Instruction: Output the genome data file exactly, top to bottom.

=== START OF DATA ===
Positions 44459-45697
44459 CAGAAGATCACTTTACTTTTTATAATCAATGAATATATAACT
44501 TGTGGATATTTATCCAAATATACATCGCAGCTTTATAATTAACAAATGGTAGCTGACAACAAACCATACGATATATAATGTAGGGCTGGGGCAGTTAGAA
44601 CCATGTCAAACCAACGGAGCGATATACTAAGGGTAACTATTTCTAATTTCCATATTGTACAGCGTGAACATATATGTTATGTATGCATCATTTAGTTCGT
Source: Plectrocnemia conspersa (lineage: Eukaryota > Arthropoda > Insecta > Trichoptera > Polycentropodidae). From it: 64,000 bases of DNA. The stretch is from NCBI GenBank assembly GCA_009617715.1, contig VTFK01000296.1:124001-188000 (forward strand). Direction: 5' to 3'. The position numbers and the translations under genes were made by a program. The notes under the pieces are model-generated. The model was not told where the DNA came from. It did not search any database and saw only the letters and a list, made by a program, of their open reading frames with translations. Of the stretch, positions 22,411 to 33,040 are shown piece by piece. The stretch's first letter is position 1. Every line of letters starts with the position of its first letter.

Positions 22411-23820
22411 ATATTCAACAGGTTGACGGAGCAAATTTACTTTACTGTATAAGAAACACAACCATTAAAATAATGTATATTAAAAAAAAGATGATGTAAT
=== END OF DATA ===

Positions 44459-45697
44459 CAGAAGATCACTTTACTTTTTATAATCAATGAATATATAACT
44501 TGTGGATATTTATCCAAATATACATCGCAGCTTTATAATTAACAAATGGTAGCTGACAACAAACCATACGATATATAATGTAGGGCTGGGGCAGTTAGAA
44601 CCATGTCAAACCAACGGAGCGATATACTAAGGGTAACTATTTCTAATTTCCATATTGTACAGCGTGAACATATATGTTATGTATGCATCATTTAGTTCGT
Source: Plectrocnemia conspersa (lineage: Eukaryota > Arthropoda > Insecta > Trichoptera > Polycentropodidae). From it: 64,000 bases of DNA. The stretch is from NCBI GenBank assembly GCA_009617715.1, contig VTFK01000296.1:124001-188000 (forward strand). Direction: 5' to 3'. The position numbers and the translations under genes were made by a program. The notes under the pieces are model-generated. The model was not told where the DNA came from. It did not search any database and saw only the letters and a list, made by a program, of their open reading frames with translations. Of the stretch, positions 22,411 to 33,040 are shown piece by piece. The stretch's first letter is position 1. Every line of letters starts with the position of its first letter.

Positions 22411-23820
22411 ATATTCAACAGGTTGACGGAGCAAATTTACTTTACTGTATAAGAAACACAACCATTAAAATAATGTATATTAAAAAAAAGATGATGTAAT